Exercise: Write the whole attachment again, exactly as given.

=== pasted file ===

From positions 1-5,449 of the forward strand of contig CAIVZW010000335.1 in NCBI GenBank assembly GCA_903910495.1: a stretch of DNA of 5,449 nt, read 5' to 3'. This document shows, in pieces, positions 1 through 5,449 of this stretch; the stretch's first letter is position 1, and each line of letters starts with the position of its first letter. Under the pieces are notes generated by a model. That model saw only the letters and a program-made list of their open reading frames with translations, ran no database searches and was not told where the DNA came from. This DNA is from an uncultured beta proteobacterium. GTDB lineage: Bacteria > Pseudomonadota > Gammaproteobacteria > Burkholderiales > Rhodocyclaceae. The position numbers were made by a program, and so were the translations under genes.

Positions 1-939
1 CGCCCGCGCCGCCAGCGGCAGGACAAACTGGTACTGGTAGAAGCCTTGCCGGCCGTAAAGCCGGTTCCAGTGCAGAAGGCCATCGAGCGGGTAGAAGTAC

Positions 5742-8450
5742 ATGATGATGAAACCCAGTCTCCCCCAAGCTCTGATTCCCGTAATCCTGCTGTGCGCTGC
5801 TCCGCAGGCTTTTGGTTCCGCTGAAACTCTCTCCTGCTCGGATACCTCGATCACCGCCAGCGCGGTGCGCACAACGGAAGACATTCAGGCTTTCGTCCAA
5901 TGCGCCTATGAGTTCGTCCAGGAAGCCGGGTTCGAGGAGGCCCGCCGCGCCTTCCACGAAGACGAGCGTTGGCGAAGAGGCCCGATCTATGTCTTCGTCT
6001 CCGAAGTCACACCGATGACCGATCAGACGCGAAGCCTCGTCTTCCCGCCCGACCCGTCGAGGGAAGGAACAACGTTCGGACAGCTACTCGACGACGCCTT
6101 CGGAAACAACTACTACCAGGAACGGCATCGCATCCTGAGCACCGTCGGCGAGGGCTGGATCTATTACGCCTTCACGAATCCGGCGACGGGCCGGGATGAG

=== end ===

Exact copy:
From positions 1-5,449 of the forward strand of contig CAIVZW010000335.1 in NCBI GenBank assembly GCA_903910495.1: a stretch of DNA of 5,449 nt, read 5' to 3'. This document shows, in pieces, positions 1 through 5,449 of this stretch; the stretch's first letter is position 1, and each line of letters starts with the position of its first letter. Under the pieces are notes generated by a model. That model saw only the letters and a program-made list of their open reading frames with translations, ran no database searches and was not told where the DNA came from. This DNA is from an uncultured beta proteobacterium. GTDB lineage: Bacteria > Pseudomonadota > Gammaproteobacteria > Burkholderiales > Rhodocyclaceae. The position numbers were made by a program, and so were the translations under genes.

Positions 1-939
1 CGCCCGCGCCGCCAGCGGCAGGACAAACTGGTACTGGTAGAAGCCTTGCCGGCCGTAAAGCCGGTTCCAGTGCAGAAGGCCATCGAGCGGGTAGAAGTAC

Positions 5742-8450
5742 ATGATGATGAAACCCAGTCTCCCCCAAGCTCTGATTCCCGTAATCCTGCTGTGCGCTGC
5801 TCCGCAGGCTTTTGGTTCCGCTGAAACTCTCTCCTGCTCGGATACCTCGATCACCGCCAGCGCGGTGCGCACAACGGAAGACATTCAGGCTTTCGTCCAA
5901 TGCGCCTATGAGTTCGTCCAGGAAGCCGGGTTCGAGGAGGCCCGCCGCGCCTTCCACGAAGACGAGCGTTGGCGAAGAGGCCCGATCTATGTCTTCGTCT
6001 CCGAAGTCACACCGATGACCGATCAGACGCGAAGCCTCGTCTTCCCGCCCGACCCGTCGAGGGAAGGAACAACGTTCGGACAGCTACTCGACGACGCCTT
6101 CGGAAACAACTACTACCAGGAACGGCATCGCATCCTGAGCACCGTCGGCGAGGGCTGGATCTATTACGCCTTCACGAATCCGGCGACGGGCCGGGATGAG